But what is a life? thought Nathanael. Is it just the number of breaths measured out to a man? Is it the seconds that he has between conception and death? Or is it the decisions that he makes in the time allotted to him? The emotions he allows himself to feel? The experiences he chooses to have?

The Master had created humans to be social creatures. He had created them to be part of community. To care for each other. Life was about living. Not just existing, oblivious to those around you. A life without choosing to interact with others was no life at all. Nathanael knew this. He had had enough experience watching lives to be utterly convinced.

This man, who had lived without thought for others, had done little harm to them. But neither had he done any kindness. And that was such a waste. He could have done so much good! He had had the opportunity for wealth – and with it, the opportunity to be generous with that wealth. He had had the opportunity for friendship – and with it, the possibility of choosing to make others happier. To make their lives easier.

But he had chosen to live his life as risk-free as possible. He had chosen a life without social interaction. A life of solitude. A life alone.

A life wasted. It was almost criminal. To have so many opportunities, and to neglect to nurture them. It was so sad.

Nathanael watched as the man took his last breath. He watched as his heart beat its last time. Nathanael watched as his soul departed, to the place where all souls went, ready for the final judgement.

Nathanael sighed. A final reflection on this man’s life. Then he too departed, thinking with hope of the next life that he would guard. He wondered who his next assignment would be.

The man’s body lay almost as still in death as his spirit had been in life. Unremarkable.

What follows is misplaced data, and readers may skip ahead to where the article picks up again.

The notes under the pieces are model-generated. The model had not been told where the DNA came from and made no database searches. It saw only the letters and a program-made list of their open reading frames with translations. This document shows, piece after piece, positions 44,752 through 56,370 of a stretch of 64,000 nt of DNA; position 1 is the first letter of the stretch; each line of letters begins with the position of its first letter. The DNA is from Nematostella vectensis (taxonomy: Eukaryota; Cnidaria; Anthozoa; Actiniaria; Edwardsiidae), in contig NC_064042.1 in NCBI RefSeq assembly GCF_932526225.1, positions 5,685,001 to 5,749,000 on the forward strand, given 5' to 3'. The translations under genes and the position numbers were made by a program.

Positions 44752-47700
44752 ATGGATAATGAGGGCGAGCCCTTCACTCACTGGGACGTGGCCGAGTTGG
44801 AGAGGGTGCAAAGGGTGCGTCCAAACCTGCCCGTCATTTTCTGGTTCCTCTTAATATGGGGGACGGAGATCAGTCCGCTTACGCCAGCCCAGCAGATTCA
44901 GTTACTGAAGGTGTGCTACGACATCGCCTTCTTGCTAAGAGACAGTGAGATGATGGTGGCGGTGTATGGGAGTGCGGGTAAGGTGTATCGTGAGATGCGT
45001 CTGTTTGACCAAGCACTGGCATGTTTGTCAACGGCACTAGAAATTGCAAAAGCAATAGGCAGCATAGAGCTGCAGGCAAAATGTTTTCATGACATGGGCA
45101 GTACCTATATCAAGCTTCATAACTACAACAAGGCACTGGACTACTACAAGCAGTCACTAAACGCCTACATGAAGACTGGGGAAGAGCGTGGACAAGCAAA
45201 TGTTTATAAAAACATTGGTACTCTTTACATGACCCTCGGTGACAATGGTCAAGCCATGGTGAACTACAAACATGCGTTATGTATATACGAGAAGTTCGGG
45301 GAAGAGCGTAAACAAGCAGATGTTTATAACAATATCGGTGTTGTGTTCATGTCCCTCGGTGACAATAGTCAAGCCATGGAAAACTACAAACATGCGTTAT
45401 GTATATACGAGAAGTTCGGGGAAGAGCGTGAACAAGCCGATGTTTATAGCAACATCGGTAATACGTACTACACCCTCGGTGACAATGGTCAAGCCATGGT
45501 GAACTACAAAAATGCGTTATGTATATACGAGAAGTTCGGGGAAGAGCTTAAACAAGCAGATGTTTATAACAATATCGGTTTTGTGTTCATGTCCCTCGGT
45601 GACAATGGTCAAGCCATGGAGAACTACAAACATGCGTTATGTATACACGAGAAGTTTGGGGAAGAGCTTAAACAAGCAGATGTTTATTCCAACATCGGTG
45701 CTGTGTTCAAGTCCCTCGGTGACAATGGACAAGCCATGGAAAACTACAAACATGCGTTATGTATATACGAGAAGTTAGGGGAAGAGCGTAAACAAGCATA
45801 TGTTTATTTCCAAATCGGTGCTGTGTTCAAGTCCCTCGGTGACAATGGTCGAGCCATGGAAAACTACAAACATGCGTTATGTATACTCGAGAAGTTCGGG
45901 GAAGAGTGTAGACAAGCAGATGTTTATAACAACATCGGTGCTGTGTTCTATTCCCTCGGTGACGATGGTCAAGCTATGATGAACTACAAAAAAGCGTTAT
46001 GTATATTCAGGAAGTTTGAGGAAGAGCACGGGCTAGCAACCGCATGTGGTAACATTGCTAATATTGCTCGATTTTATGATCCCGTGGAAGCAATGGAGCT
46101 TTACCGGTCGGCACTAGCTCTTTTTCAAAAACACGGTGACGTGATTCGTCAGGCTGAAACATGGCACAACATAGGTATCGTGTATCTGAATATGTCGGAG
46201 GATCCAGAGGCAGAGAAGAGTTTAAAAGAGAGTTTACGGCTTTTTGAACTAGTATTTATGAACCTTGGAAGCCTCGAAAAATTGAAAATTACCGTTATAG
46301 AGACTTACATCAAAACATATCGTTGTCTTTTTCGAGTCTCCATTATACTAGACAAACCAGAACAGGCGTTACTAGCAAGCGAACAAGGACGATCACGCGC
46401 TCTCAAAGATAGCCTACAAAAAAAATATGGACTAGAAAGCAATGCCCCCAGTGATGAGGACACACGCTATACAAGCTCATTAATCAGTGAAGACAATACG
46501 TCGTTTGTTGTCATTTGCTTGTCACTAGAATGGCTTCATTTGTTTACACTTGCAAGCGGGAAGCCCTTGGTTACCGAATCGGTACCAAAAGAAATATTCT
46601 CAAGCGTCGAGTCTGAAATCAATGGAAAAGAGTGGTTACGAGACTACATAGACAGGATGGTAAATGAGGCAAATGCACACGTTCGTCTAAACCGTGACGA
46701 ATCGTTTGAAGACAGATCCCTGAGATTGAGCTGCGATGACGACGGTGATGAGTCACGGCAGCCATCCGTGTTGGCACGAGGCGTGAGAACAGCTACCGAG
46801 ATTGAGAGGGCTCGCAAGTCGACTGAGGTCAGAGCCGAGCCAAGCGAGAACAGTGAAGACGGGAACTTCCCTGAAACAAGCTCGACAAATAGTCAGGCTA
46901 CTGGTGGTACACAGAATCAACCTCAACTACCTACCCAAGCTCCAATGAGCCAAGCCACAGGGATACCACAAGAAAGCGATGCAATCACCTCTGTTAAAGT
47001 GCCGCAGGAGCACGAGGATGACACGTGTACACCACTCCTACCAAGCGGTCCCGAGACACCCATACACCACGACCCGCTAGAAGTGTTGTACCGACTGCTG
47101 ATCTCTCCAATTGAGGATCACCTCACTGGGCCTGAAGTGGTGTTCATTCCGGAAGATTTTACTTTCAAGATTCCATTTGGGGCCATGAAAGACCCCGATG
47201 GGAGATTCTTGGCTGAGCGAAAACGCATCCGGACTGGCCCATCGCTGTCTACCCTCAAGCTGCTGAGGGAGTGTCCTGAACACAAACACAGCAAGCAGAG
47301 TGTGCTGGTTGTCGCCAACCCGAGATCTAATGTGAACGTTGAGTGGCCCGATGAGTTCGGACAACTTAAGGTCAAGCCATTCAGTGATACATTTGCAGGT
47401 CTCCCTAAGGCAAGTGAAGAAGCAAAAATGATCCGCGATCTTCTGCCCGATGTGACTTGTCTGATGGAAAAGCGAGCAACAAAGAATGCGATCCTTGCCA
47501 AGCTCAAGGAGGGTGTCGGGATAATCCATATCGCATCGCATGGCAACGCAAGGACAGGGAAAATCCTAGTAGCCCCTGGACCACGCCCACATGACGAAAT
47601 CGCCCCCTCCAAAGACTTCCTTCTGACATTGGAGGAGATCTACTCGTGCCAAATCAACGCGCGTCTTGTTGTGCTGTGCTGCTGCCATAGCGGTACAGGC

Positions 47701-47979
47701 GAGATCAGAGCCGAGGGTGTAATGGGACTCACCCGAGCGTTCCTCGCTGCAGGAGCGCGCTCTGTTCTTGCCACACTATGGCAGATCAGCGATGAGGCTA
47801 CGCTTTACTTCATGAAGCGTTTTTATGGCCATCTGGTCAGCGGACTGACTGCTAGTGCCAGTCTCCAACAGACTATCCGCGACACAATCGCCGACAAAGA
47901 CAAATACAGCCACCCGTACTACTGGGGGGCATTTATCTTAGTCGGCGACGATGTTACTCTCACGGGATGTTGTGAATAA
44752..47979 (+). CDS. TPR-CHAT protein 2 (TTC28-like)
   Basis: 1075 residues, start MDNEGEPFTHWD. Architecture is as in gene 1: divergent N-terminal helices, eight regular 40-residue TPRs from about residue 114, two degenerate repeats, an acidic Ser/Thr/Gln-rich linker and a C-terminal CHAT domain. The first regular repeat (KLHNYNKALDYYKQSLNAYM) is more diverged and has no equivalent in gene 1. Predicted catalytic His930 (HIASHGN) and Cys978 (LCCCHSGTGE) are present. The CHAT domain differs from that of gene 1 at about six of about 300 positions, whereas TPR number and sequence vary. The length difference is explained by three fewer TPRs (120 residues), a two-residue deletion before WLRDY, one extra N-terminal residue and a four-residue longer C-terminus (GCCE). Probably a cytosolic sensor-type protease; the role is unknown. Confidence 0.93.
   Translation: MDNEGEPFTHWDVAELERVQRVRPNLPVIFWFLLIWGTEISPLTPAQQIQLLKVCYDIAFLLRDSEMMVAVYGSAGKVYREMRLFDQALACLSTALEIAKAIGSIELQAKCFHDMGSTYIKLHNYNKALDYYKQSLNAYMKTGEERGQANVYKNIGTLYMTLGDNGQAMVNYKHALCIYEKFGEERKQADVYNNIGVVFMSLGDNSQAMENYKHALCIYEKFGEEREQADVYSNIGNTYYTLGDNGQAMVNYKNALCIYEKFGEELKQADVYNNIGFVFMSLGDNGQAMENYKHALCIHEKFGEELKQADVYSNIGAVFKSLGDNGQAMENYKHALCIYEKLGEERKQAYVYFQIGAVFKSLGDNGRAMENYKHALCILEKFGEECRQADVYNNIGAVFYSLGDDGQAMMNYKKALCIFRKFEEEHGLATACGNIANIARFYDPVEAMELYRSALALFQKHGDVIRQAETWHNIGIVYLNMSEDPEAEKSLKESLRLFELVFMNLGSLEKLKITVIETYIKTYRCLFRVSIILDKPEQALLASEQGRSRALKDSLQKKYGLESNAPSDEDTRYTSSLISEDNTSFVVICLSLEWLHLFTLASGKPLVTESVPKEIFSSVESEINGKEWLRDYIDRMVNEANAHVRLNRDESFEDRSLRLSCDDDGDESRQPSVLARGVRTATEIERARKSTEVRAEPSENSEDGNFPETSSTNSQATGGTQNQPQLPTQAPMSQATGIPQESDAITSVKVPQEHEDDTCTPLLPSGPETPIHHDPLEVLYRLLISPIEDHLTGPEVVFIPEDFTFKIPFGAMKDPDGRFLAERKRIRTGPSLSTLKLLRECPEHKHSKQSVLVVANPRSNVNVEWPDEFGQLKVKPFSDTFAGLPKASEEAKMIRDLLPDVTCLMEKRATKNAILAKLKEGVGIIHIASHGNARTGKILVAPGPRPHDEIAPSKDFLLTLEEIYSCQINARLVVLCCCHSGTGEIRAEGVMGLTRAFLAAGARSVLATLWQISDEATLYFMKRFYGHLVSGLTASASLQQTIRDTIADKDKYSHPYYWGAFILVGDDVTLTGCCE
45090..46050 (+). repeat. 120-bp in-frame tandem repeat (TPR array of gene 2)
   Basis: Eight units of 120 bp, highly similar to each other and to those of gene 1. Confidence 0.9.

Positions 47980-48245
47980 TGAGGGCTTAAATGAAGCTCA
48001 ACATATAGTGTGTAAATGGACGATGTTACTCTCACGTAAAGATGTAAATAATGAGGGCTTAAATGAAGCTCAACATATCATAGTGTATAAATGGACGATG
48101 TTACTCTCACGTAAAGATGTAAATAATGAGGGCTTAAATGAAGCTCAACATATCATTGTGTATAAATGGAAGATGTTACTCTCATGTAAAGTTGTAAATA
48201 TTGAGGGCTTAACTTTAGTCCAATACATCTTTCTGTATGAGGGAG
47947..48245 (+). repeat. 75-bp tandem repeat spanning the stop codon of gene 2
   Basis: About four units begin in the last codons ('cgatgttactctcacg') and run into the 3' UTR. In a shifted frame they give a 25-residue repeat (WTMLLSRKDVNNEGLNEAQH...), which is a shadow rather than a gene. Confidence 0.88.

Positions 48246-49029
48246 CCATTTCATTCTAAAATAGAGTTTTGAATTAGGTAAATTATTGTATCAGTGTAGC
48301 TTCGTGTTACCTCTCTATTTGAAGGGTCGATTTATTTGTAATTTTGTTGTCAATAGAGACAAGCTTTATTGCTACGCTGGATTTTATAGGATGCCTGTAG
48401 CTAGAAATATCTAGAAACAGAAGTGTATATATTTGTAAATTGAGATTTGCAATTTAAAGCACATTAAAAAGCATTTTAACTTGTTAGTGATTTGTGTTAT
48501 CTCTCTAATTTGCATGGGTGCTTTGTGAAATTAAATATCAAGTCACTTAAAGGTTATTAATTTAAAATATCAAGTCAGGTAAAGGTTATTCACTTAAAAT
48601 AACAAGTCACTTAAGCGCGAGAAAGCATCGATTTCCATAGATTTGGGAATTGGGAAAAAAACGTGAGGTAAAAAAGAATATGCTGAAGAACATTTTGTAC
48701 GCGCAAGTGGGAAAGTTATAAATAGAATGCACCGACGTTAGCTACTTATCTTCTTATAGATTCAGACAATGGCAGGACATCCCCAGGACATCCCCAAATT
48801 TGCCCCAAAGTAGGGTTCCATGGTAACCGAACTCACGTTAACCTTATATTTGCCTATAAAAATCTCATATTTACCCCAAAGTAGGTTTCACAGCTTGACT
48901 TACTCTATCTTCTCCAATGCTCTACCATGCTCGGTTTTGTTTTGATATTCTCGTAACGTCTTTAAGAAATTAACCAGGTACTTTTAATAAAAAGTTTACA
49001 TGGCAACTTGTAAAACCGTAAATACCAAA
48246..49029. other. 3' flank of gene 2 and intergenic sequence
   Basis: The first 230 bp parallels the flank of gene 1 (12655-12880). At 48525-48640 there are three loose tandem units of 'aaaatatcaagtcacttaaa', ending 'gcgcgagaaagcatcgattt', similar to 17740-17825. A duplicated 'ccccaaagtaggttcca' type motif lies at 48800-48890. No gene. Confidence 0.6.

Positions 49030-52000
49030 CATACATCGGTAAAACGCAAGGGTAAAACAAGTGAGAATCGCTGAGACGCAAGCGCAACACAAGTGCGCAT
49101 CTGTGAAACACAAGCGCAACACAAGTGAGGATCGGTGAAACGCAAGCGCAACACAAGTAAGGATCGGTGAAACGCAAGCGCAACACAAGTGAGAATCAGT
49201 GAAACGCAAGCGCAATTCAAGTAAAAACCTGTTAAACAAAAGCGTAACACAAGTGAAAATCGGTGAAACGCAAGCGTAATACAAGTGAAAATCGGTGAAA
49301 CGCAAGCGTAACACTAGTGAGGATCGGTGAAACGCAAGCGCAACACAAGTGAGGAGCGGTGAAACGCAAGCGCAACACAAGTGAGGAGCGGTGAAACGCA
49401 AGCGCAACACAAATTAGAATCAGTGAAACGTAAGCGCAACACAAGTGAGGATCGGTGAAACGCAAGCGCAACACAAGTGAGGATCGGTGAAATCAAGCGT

So – did you like it? I’d love to hear your thoughts! Please feel free to leave any and all comments below.

And have a lovely week, dear reader 😀

— KRidwyn

2 replies on “Short story: CRIME”

KR, this is indeed a crime story. And a call to arms. Take heed, and don’t become this person who has wasted their life away avoiding any of life’s challenges and thus, not getting to enjoy any of life’s rewards.

Most people would quickly say, “Aw, that’s not me.” But they need to examine themselves a little more closely. Maybe they don’t live the exact life as this man, but if they parse out the various moments of their life they’re going to find that they made decisions (or avoided decisions) in many cases the same way he did. It’s easy to look at only certain aspects of our life and say “I’m not him.” Don’t fall into that trap. Find the parts of your life that aren’t going smooth and see if we’ve got a little more of this guy inside us than we care to admit.

Good stuff, KR! Thanks for sharing.

John! How lovely of you to stop by! And you make a good point – how easy is it to say ‘that’s not me’ but if we stop and think about it, we’re that man more often than we’d like to admit. Thanks again! 😀